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  5. Abstract Commonly used parameterization of mixed layer instabilities in general circulation models was developed for temperate oceans and does not take into account the presence of sea ice in any way. However, the ice–ocean drag provides a strong mechanical coupling between the sea ice and the surface ocean currents and hence may affect mixed layer restratification processes. Here we use idealized simulations of mixed layer instabilities to demonstrate that the sea ice dramatically suppresses the eddy-driven overturning in the mixed layer by dissipating the eddy kinetic energy generated during instabilities. Considering the commonly used viscous-plastic sea ice rheology, we developed an improvement to the existing mixed layer overturning parameterization, making it explicitly dependent on sea ice concentration. Below the critical sea ice concentration of about 0.68, the internal sea ice stresses are very weak and the conventional parameterization holds. At higher concentrations, the sea ice cover starts acting as a nearly immobile surface lid, inducing strong dissipation of submesoscale eddies and reducing the intensity of the restratification streamfunction up to a factor of 4 for a fully ice-covered ocean. Our findings suggest that climate projection models might be exaggerating the restratification processes under sea ice, which could contribute to biases in mixed layer depth, salinity, ice–ocean heat fluxes, and sea ice cover.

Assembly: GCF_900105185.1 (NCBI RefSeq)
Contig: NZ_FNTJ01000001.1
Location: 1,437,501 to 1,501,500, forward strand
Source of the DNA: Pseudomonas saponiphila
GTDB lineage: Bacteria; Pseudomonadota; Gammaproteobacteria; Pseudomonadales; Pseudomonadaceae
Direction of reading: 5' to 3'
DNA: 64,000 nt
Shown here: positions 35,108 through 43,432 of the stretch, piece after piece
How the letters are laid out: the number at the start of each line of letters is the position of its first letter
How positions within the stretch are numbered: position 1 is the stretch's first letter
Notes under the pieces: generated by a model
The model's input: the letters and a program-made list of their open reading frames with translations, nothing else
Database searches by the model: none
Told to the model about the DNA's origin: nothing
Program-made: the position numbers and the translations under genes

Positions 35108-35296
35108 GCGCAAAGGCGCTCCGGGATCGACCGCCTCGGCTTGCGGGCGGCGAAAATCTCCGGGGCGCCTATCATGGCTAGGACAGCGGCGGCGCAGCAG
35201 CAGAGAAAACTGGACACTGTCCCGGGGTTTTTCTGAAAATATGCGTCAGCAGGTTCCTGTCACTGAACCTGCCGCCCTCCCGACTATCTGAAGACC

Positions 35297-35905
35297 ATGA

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    Abstract Theories of the Beaufort Gyre (BG) dynamics commonly represent the halocline as a single layer with a thickness depending on the Eulerian-mean and eddy-induced overturning. However, observations suggest that the isopycnal slope increases with depth, and a theory to explain this profile remains outstanding. Here we develop a multilayer model of the BG, including the Eulerian-mean velocity, mesoscale eddy activity, diapycnal mixing, and lateral boundary fluxes, and use it to investigate the dynamics within the Pacific Winter Water (PWW) layer. Using theoretical considerations, observational data, and idealized simulations, we demonstrate that the eddy overturning is critical in explaining the observed vertical structure. In the absence of the eddy overturning, the Ekman pumping and the relatively weak vertical mixing would displace isopycnals in a nearly parallel fashion, contrary to observations. This study finds that the observed increase of the isopycnal slope with depth in the climatological state of the gyre is consistent with a Gent–McWilliams eddy diffusivity coefficient that decreases by at least 10%–40% over the PWW layer. We further show that the depth-dependent eddy diffusivity profile can explain the relative magnitude of the correlated isopycnal depth and layer thickness fluctuations on interannual time scales. Our inference that the eddy overturning generates the isopycnal layer thickness gradients is consistent with the parameterization of eddies via a Gent–McWilliams scheme but not potential vorticity diffusion. This study implies that using a depth-independent eddy diffusivity, as is commonly done in low-resolution ocean models, may contribute to misrepresentation of the interior BG dynamics.